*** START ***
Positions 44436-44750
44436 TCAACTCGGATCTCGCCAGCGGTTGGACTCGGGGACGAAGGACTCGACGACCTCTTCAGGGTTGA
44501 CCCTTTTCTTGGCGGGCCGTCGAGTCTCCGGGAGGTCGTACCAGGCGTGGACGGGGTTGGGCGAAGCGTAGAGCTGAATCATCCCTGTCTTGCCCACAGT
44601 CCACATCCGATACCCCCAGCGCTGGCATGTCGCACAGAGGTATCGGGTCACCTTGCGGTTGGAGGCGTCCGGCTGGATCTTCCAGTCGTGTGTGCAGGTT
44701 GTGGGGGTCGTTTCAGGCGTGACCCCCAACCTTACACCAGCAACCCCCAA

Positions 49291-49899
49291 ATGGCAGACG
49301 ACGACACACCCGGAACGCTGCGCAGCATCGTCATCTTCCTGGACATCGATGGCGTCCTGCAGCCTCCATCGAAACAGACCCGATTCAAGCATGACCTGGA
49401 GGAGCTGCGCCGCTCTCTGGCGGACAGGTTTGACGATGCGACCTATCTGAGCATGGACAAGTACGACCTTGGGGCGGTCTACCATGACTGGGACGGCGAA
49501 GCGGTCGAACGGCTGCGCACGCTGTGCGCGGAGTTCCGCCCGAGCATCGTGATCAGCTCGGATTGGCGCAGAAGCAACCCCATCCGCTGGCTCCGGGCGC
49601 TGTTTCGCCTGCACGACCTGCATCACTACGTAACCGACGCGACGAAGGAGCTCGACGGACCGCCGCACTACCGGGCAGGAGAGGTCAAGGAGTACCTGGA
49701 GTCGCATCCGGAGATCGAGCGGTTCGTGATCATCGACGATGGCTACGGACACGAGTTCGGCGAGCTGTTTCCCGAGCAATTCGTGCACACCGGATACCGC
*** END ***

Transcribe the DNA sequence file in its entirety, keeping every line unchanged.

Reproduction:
Positions 44436-44750
44436 TCAACTCGGATCTCGCCAGCGGTTGGACTCGGGGACGAAGGACTCGACGACCTCTTCAGGGTTGA
44501 CCCTTTTCTTGGCGGGCCGTCGAGTCTCCGGGAGGTCGTACCAGGCGTGGACGGGGTTGGGCGAAGCGTAGAGCTGAATCATCCCTGTCTTGCCCACAGT
44601 CCACATCCGATACCCCCAGCGCTGGCATGTCGCACAGAGGTATCGGGTCACCTTGCGGTTGGAGGCGTCCGGCTGGATCTTCCAGTCGTGTGTGCAGGTT
44701 GTGGGGGTCGTTTCAGGCGTGACCCCCAACCTTACACCAGCAACCCCCAA

Positions 49291-49899
49291 ATGGCAGACG
49301 ACGACACACCCGGAACGCTGCGCAGCATCGTCATCTTCCTGGACATCGATGGCGTCCTGCAGCCTCCATCGAAACAGACCCGATTCAAGCATGACCTGGA
49401 GGAGCTGCGCCGCTCTCTGGCGGACAGGTTTGACGATGCGACCTATCTGAGCATGGACAAGTACGACCTTGGGGCGGTCTACCATGACTGGGACGGCGAA
49501 GCGGTCGAACGGCTGCGCACGCTGTGCGCGGAGTTCCGCCCGAGCATCGTGATCAGCTCGGATTGGCGCAGAAGCAACCCCATCCGCTGGCTCCGGGCGC
49601 TGTTTCGCCTGCACGACCTGCATCACTACGTAACCGACGCGACGAAGGAGCTCGACGGACCGCCGCACTACCGGGCAGGAGAGGTCAAGGAGTACCTGGA
49701 GTCGCATCCGGAGATCGAGCGGTTCGTGATCATCGACGATGGCTACGGACACGAGTTCGGCGAGCTGTTTCCCGAGCAATTCGTGCACACCGGATACCGC